First a disclaimer. That is not a headline from the Babylon Bee. It is an actual MSN headline of a July 13 story about the first amazing images seen from the James Webb Space Telescope. How can it be homophobic?
MSN is borrowing from "INTO," which calls itself "A Digital Magazine for the Modern Queer World."
While most people were amazed by the images sent by the Webb Telescope -- which is so powerful it can peer back almost to the beginning of time -- MSN's article was absurdly obsessed with the man it was named after. The "crime" of James Webb -- not to be confused with the one-term senator from Virginia -- was that he seemed to have been present in the State Department and later at NASA as administrator when what was labeled a "Lavender Scare" was happening.
Here is MSN's bizarre obsession in the midst of the transmission of the first amazing images from the telescope they now want renamed:
NASA has shared the James Webb Space Telescope’s (JWST) first high-resolution images of deep space, including some galaxies pictured 13 billion years ago—not long after the Big Bang. But despite this remarkable achievement for science, the JWST continues to stand as a bitter reminder of our country’s willingness to tolerate and even memorialize queerphobia.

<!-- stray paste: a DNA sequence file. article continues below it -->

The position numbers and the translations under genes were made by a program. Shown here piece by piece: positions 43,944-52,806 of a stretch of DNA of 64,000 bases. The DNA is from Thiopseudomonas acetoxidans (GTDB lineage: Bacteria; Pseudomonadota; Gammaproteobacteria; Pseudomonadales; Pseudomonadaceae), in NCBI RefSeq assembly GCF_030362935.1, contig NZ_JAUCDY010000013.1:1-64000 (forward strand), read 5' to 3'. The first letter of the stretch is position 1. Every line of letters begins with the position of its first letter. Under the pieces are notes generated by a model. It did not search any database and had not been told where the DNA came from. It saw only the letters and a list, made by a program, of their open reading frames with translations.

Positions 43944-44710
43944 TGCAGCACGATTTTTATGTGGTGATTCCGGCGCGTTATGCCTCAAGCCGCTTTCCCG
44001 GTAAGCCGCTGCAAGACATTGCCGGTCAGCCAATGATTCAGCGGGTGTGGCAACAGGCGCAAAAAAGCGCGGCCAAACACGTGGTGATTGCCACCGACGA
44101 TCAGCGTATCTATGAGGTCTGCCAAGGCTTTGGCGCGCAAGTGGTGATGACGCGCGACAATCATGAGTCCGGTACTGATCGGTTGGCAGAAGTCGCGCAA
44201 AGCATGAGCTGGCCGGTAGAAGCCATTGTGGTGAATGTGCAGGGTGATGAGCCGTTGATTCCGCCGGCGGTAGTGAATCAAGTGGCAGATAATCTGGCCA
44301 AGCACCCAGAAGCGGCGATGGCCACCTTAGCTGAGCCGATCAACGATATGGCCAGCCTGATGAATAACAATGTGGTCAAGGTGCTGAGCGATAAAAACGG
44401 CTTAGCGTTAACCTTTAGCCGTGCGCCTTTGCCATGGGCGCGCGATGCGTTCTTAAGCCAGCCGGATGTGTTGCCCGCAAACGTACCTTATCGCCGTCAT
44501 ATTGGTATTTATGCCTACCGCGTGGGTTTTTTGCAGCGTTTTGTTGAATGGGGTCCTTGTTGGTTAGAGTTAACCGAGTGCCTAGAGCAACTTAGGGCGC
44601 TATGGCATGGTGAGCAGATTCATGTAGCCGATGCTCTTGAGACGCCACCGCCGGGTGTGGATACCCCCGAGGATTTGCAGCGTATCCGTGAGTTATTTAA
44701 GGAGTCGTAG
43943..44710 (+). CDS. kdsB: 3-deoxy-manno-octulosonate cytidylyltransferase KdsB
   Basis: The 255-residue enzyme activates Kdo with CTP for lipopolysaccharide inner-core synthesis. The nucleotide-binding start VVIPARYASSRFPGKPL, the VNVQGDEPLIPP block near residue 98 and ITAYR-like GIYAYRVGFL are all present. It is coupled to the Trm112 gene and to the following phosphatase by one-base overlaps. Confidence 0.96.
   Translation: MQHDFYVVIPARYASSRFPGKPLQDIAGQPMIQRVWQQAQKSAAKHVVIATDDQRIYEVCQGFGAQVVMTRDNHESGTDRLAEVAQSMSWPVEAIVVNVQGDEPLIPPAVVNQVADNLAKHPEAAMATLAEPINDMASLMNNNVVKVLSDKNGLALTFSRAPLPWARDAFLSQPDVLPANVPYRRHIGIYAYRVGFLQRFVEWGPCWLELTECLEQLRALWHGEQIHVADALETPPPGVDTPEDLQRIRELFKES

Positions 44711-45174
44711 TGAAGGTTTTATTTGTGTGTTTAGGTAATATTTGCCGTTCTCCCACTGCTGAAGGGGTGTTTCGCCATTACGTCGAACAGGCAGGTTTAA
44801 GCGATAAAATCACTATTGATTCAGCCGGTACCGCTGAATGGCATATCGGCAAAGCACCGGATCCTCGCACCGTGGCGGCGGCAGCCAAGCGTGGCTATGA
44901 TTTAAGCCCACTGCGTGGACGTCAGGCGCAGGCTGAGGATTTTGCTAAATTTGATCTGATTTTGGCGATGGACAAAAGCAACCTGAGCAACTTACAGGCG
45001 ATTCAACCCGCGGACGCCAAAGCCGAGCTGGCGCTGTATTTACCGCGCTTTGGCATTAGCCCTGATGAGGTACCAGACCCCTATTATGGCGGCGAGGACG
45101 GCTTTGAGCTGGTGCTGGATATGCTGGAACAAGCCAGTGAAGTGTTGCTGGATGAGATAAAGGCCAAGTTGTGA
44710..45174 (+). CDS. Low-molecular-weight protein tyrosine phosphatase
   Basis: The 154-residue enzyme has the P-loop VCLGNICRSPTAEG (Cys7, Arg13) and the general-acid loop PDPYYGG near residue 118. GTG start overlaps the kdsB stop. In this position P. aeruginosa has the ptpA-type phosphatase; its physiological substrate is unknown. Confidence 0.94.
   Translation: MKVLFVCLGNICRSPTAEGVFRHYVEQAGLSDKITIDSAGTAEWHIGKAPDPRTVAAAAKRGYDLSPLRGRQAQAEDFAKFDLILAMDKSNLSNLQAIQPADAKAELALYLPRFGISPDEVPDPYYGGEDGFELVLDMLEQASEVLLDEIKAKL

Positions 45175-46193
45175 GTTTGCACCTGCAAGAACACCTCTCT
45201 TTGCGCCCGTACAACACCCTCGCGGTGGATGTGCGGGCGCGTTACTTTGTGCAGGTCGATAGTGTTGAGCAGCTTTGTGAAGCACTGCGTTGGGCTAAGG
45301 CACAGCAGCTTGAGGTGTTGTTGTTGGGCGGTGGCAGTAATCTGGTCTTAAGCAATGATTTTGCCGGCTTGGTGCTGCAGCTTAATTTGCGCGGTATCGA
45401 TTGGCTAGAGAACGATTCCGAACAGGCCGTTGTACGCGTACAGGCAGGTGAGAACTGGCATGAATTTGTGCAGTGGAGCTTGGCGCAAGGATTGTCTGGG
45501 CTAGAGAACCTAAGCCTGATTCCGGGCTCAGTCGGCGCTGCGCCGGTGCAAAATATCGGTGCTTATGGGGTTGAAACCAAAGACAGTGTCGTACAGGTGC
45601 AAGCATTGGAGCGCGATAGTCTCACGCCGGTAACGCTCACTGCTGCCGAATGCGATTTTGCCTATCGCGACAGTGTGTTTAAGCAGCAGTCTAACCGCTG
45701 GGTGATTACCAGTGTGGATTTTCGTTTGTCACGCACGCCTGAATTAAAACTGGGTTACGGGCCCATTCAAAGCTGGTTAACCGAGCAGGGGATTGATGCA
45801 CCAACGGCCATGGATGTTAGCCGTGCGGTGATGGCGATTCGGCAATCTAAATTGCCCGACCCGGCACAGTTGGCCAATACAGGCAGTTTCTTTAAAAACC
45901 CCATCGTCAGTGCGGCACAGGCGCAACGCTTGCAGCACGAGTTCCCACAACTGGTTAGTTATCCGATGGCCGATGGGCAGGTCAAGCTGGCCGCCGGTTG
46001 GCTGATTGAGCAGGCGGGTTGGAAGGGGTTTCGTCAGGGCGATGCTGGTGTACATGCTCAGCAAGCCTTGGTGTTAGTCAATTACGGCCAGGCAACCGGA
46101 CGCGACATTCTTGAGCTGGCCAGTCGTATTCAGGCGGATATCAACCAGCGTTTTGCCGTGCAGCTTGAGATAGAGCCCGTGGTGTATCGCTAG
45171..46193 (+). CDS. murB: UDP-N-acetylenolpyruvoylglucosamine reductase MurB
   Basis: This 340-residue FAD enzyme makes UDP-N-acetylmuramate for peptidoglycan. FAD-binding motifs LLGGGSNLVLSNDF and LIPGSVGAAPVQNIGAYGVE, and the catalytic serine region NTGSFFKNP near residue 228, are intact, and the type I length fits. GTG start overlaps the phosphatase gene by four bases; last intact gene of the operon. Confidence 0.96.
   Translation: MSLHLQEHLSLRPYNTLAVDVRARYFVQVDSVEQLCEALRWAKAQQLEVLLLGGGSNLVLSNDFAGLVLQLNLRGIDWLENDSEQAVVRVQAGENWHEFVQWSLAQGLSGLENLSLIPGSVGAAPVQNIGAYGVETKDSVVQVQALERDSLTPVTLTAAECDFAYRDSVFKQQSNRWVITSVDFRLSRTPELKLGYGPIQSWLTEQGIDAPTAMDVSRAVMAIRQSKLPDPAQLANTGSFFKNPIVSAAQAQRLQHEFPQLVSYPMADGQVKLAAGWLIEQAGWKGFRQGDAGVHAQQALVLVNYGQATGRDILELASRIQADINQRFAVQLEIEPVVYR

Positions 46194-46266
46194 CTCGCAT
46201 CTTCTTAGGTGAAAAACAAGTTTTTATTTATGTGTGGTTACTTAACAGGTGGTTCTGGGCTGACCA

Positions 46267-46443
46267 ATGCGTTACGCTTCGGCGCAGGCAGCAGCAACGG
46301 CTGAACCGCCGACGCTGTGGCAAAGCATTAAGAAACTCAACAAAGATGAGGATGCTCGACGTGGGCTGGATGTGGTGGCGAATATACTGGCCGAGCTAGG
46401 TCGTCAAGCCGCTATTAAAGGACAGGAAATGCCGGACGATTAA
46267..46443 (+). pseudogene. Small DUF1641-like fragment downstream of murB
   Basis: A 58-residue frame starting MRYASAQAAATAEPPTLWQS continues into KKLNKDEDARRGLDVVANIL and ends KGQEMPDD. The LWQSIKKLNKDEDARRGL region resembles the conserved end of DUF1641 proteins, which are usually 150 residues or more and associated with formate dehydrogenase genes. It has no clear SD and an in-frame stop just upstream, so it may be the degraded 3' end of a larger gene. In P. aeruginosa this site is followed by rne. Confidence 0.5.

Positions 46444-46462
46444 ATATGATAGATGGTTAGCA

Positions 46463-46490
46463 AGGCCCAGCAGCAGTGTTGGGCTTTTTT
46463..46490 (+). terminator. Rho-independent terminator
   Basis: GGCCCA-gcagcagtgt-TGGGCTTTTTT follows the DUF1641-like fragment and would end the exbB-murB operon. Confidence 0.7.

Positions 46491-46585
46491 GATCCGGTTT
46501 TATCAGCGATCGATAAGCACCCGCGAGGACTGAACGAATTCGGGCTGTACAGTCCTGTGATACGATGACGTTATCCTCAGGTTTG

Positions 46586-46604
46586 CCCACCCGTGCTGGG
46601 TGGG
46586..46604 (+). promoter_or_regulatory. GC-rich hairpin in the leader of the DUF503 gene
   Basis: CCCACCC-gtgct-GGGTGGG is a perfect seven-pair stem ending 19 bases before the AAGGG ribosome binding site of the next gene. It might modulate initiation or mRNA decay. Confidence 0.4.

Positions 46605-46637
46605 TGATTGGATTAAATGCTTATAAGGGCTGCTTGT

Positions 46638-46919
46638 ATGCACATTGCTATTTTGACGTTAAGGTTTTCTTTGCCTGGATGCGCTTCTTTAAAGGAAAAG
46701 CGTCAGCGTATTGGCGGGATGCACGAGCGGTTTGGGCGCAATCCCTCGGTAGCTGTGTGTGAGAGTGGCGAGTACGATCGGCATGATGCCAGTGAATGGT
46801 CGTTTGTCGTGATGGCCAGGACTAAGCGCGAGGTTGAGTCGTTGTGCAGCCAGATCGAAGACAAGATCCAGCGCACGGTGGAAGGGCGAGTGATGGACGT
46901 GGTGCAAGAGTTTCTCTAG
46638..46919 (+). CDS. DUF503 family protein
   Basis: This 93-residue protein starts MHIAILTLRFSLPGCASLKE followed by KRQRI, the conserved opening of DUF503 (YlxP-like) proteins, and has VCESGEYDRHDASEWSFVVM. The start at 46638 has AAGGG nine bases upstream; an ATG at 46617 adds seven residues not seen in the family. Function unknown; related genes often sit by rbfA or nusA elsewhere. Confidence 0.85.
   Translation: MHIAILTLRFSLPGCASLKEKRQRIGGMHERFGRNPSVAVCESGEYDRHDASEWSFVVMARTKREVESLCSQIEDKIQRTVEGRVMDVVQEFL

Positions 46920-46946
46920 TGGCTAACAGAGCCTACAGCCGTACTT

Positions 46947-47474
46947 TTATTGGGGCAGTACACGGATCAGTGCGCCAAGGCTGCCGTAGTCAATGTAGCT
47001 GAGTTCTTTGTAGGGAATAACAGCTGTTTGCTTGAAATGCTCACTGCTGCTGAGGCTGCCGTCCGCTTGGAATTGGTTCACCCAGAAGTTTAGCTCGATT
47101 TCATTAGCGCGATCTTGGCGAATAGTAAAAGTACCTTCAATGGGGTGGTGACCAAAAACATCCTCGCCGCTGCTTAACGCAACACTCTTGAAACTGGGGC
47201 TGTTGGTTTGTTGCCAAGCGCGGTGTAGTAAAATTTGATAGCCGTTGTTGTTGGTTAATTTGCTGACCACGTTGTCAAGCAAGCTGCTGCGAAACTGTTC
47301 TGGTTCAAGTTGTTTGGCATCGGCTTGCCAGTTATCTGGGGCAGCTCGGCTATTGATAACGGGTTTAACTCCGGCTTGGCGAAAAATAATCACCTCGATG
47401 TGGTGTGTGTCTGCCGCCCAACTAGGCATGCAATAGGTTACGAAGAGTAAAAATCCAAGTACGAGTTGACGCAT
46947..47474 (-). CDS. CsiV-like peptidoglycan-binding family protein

The JWST first came under controversy last year when it came to light that its namesake, James Webb, oversaw the Lavender Scare during his tenure as NASA’s second administrator. The Lavender Scare was a McCarthy-era moral panic in which suspected queer employees were exposed and purged from government positions.
Of particular concern was the firing of NASA employee Clifford L. Norton as a result of “‘immoral conduct’ and for possessing personality traits which render him ‘unsuitable for further Government employment.’” This took place after the Lavender Scare, while Webb was still administrator in charge of these kinds of security investigations.
The story goes on and on like this while completely forgetting the successful mission of the "homophobic telescope." Unfortunately for the premise hyped by MSN, the author of The Lavender Scare exonerated James Webb:
David Johnson, a historian at the University of South Florida in Tampa who wrote the 2004 book The Lavender Scare, says he knows of no evidence that Webb led or instigated persecution. Webb did attend a White House meeting on the threat allegedly posed by gay people, but the context of the meeting was to contain the hysteria that members of Congress were stirring up. “I don’t see him as having any sort of leadership role in the lavender scare,” says Johnson.
And many years later MSN and INTO appears to be guilty of stirring up politically motivated victimhood hysteria against James Webb to the extent that they are willing to be mocked for publishing laughably absurd headlines and stories.